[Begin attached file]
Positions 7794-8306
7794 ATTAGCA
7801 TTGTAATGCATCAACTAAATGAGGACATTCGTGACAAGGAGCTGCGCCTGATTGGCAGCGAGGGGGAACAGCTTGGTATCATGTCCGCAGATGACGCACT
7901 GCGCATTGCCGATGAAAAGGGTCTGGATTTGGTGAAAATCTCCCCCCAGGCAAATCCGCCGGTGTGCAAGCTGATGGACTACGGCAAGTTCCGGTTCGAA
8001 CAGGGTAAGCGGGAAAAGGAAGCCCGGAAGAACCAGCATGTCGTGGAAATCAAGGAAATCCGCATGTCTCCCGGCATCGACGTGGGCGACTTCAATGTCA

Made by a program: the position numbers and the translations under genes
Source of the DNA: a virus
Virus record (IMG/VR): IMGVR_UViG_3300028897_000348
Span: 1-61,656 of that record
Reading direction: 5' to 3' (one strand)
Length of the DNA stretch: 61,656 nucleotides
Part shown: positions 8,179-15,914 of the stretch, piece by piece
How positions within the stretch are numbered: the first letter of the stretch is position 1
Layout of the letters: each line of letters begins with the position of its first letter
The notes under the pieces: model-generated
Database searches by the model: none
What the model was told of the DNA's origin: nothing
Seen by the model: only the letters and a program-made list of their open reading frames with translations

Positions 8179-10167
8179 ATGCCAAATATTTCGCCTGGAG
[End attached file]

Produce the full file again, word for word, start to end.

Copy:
Positions 7794-8306
7794 ATTAGCA
7801 TTGTAATGCATCAACTAAATGAGGACATTCGTGACAAGGAGCTGCGCCTGATTGGCAGCGAGGGGGAACAGCTTGGTATCATGTCCGCAGATGACGCACT
7901 GCGCATTGCCGATGAAAAGGGTCTGGATTTGGTGAAAATCTCCCCCCAGGCAAATCCGCCGGTGTGCAAGCTGATGGACTACGGCAAGTTCCGGTTCGAA
8001 CAGGGTAAGCGGGAAAAGGAAGCCCGGAAGAACCAGCATGTCGTGGAAATCAAGGAAATCCGCATGTCTCCCGGCATCGACGTGGGCGACTTCAATGTCA

Made by a program: the position numbers and the translations under genes
Source of the DNA: a virus
Virus record (IMG/VR): IMGVR_UViG_3300028897_000348
Span: 1-61,656 of that record
Reading direction: 5' to 3' (one strand)
Length of the DNA stretch: 61,656 nucleotides
Part shown: positions 8,179-15,914 of the stretch, piece by piece
How positions within the stretch are numbered: the first letter of the stretch is position 1
Layout of the letters: each line of letters begins with the position of its first letter
The notes under the pieces: model-generated
Database searches by the model: none
What the model was told of the DNA's origin: nothing
Seen by the model: only the letters and a program-made list of their open reading frames with translations

Positions 8179-10167
8179 ATGCCAAATATTTCGCCTGGAG